2018 Week 35

One world, one web, one team

In the absence of Dan (and his yo-yo) Matthieu took on data strategy duties. An open session was run. Models and measurement were discussed.

Alison, Samu, Matt and Jamie (and assorted other computational experts) reviewed the initial work on the Committee Information System API. It’s being built by our colleagues in the Business Systems Development team with the Data Service (and therefore the new website) being the main client. It’s all part of a major refresh of end-to-end Committees digital stuff planned for delivery in early 2019. The computational experts had some thoughts and suggestions about the underlying model, the technical implementation of the API and how we might collaborate. Jamie’s planning to catch up with Head of Business Systems, Matt Stutely next week to turn thoughts into plans.

Alison grabbed Samu and Jamie to talk about the modelling work for Visiting. Parliament puts on lots of events that the public can book and attend but these are managed by an array of departments and systems. One of the main systems is due to be refreshed, so we’re looking at how we can improve and unify the online experience for people wanting to visit our palace. They came up with a few options. The conclusion, at least for now, is to continue aggregating and refining the information on current events in the context of the models. Which, roughly translated, means: make a really nice spreadsheet. With a view to this information evolving into a new data source.

Martin Casey, the Business Partner for Strategic Estates, got in touch with our Liz to chat dashboards. Strategic Estates have been working on designing a dashboard with an external consultancy, and they now want to bring it in house. The current dashboard uses data from our internal learning and development system and Microsoft Project. So far it’s all been built on spreadsheets. Liz explained that they could build their own dashboard with support from the Parliamentary Computational Section, but she suspects that access to the learning and development system might prove tricky. We haven’t yet seen the available reporting data, but have a feeling we won’t be able to connect directly. There is light though: it looks like there’s a content pack for Microsoft Project, if they move online we should be able to query via OData.

We’re told that the back and front end teams released a new search architecture today. More precisely, that it’s happening right now. As. I. Type. So far Slack is not exploding so we can only assume it’s going well.

Domain modelling

We entered our second week without a working copy of LODE. Which means we’re still unable to generate HTML to match our turtle files. Published models remain unchanged. At least in HTML form. Elsewhere Robert is attempting to write a turtle parser to fix this problem. Which would be splendid.

Anya, Jayne, James, Silver and Michael got together to chat about potential improvements to the procedure model. It was all very early on bank holiday Tuesday but brains fed on nicotine and caffeine ground sluggishly into gear. Three things got covered:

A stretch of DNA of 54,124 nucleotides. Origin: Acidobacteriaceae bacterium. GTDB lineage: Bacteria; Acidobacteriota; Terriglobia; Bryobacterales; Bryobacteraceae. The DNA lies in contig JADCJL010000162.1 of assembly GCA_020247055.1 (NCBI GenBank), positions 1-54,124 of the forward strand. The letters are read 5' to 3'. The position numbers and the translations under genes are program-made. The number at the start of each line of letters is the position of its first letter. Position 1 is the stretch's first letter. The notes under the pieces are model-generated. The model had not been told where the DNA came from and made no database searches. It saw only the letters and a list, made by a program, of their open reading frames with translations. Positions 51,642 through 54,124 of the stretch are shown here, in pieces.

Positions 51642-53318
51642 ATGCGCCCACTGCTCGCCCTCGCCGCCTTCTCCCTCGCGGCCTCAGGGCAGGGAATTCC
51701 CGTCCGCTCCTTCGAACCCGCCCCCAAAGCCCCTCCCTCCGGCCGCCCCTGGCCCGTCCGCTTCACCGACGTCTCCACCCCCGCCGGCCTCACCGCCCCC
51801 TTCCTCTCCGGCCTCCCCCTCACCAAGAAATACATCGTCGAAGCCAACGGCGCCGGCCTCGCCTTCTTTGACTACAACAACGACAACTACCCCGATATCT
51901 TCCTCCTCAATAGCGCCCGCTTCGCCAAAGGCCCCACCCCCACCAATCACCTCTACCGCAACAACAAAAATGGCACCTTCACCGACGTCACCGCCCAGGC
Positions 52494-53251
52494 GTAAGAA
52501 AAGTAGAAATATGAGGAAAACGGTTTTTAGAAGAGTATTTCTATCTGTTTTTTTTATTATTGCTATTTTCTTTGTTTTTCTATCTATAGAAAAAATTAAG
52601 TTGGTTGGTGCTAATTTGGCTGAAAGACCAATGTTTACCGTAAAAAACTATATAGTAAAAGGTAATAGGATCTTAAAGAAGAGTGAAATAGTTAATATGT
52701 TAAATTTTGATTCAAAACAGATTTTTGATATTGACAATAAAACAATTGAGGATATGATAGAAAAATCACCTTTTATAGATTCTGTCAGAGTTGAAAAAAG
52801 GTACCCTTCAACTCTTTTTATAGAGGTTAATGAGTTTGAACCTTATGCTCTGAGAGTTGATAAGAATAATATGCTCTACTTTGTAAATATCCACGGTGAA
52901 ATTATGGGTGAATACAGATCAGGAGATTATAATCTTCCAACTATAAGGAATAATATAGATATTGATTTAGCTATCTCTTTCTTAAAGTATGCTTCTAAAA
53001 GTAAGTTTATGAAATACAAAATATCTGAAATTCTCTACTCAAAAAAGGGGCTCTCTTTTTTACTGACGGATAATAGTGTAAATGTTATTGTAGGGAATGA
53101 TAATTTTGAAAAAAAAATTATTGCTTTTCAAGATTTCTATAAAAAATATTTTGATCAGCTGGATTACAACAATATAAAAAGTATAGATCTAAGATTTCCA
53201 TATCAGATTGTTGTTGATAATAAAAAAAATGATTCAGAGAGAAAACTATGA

Which is an awful lot of words to describe not much action. Much like the meeting then.

Most of the rest of Anya, Silver and Michael’s day involved sitting around with Robert practising a talk we’re due to give at NetIKX in September. Michael attempted to run though a workshop thing but Robert decided workshopping Michael was more fun than idle participation. Tough crowd this.

Anya, Silver and Michael spent Thursday with David Beamish, idiot checking some of their recent models and dipping into timetabling and order papers. They ran through the procedure model, associated statutory instrument flowcharts, the legislation model, laying and tabling. A handful of improvements were suggested and found their usual home on Trello. More meetings with Table Office types to talk timetabling are planned.

Librarian Jayne and our Alex spent a delightful couple of hours staring at flowcharts for draft negative and made negative SIs and comparing them against the procedure data. Jayne developed an appreciation for why Michael may have dozed whilst doing the same exercise last week. It is very tiring work. Luckily, librarian Emma arrived bearing fudge so sugar carried them through. We’re told they talked about dogs but it’s not clear from Slack if they like dogs. Or hate them.

Corporate data

“The car is on fire, and there’s no driver at the wheel”

But that was last week. This week Lew’s been doing some BizTalk maintenance, fiddling with performance improvements and setting up our test environments. Noel’s been looking at outstanding tickets in our incident management system and checking if they’re related to the fire.

Customer service of the week award goes to…

librarian Jayne.

The nomination arrives from Alex who received a request from the Knesset Archives to provide session level Member activity counts for things like the number of Private Members’ Bills sponsored, the number of written questions tabled etc. Jayne kindly helped out. For which read: did the actual work. Alex tells us ‘we’ were able to provide everything requested out of Solr. Not all developers, man.

We’re still stuck on the number of motions per member as this is all a bit tricky. But we continue to investigate. And feel sure Jayne will come up with the goods.


Not much in the way of strolls this week, although Anya and Michael did manage to clock up 22 miles in 2 days. Sore feet resulted.

Anya, Silver and Michael took a considerably shorter stroll down to Bellamy’s, headquarters of the Parliamentary Pudding Section. An institution long famed for its commitment to quality steamed puddings and custard. The bread and butter pudding was less than lukewarm. The custard was slightly warmer but lumpy. Standards have slipped. You can certainly tell it’s recess.

Things that caught our eye